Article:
Questions about Annie Pang are still being raised, despite a unanimous coroner's inquest verdict that ruled her 1995 death was due to an accident or misadventure.
Disappointed with Tuesday's verdict, two of Pang's sisters, Pang Ngor Vee and Pang Po-yuk, with legislator Leung Yiu-chung filed a complaint with the Independent Commission Against Corruption Wednesday asking that the ICAC investigate why a condom found among the debris in a trash bin containing Pang's skull was not tested for DNA and to probe why a set of keys that were photographed by police in her flat were never seen again after the photo was taken. "We found it quite strange that some of the evidence was missing," Leung said. He was contacted about a year ago by the family asking for help, he said.
He and the family are concerned about an allegedly phony letter of employment that lawyer John Fang - Pang's former lover and the man who owned the death flat - wrote for Pang in 1988 enabling her to buy a flat on Jaffe Road for HK$400,000, mortgage for HK$450,000, and later sell for HK$1.24 million. Fang is the brother of former chief secretary Anson Chan.
Mary Jean Reimer, a pro bono solicitor for the Pang family during the noncriminal inquest, attempted to link Fang and others to criminal behavior in the proceedings; attempts that were often reined in and recast by coroner Colin Mackintosh. Reimer at one point tried to prove that Fang used Pang as a front to speculate on property.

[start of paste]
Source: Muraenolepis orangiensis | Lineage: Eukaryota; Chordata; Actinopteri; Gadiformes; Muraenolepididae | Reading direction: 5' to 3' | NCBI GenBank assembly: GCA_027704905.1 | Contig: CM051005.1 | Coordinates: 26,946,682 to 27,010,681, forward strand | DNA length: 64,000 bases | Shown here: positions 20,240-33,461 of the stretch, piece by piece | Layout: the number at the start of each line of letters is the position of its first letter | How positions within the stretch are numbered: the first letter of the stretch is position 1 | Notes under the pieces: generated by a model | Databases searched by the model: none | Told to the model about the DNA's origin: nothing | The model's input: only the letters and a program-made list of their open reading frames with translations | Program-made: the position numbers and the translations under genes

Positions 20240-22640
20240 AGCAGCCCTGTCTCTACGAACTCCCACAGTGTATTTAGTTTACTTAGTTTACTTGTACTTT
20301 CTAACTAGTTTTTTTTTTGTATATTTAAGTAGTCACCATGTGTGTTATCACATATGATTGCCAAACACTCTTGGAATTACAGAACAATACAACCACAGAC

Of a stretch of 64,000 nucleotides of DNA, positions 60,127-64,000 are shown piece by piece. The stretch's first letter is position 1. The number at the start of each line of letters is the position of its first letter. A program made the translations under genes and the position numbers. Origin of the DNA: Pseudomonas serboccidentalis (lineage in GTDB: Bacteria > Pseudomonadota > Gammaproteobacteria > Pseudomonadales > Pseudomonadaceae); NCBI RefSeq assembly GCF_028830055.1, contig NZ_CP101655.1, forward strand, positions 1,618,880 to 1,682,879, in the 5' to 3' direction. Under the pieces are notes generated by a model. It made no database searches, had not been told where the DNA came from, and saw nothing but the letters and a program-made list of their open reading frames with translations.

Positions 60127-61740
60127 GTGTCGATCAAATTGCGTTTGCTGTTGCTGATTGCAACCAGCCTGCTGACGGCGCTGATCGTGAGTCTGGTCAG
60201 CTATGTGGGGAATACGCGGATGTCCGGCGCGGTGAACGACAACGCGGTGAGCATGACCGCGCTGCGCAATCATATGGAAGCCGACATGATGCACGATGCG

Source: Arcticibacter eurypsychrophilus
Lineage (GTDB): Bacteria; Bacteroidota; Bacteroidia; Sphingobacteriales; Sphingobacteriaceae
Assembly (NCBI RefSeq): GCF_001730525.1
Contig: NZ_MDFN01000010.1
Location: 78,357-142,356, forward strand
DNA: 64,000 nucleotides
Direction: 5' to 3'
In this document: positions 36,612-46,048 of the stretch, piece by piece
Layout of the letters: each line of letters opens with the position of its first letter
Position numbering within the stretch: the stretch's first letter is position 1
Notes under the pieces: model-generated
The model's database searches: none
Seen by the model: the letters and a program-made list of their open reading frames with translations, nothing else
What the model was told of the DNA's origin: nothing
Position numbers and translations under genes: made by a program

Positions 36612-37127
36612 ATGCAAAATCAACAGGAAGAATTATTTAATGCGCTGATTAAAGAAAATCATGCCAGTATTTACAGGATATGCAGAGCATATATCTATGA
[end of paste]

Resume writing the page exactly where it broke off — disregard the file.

Fang agreed that the Jaffe Road transaction took place and said that he was "most likely" the actual owner and "could have also given" Pang a share of the profit.
The questions of the condom and the keys were also dealt with at some length. Essentially, Joyce Kwok, an evidence officer who has since retired, said she probably did not test the condom because she was unable to extract DNA from anything in the filthy 300-square- foot flat in which Pang's remains were found. Even Pang's bones yielded no DNA and Kwok said she had no memory or specific record of the mysterious condom as most evidence, notes and files were destroyed according to standard police procedure after the case was closed in March 2001.
Police Senior Inspector Kwok Hing- cheung testified that he had no explanation for why a set of keys photographed on a floor near the flat entrance were never seized as evidence and subsequently vanished.
A former boyfriend of Pang's (not Fang) testified that he thought he recognized the keys, tied together with blue thread, as Pang's.
Reimer said she knew nothing of the ICAC complaint until contacted by The Standard and that she was "neutral" concerning the verdict. "I have nothing to do with [the ICAC complaint]," she said.
Dee Crebbin, a senior government counsel who served as coroner's officer in the inquiry, said: "I think it was a very justified verdict based on the evidence. The jury clearly rejected any question of unlawful killing. The evidence supports this verdict. And anything that happened during the police investigation. isn't relevant to the circumstances of her death."
Crebbin added that there are "perhaps more relevant organizations to deal with this" and, when asked, agreed that the Complaints Against Police Office might be one.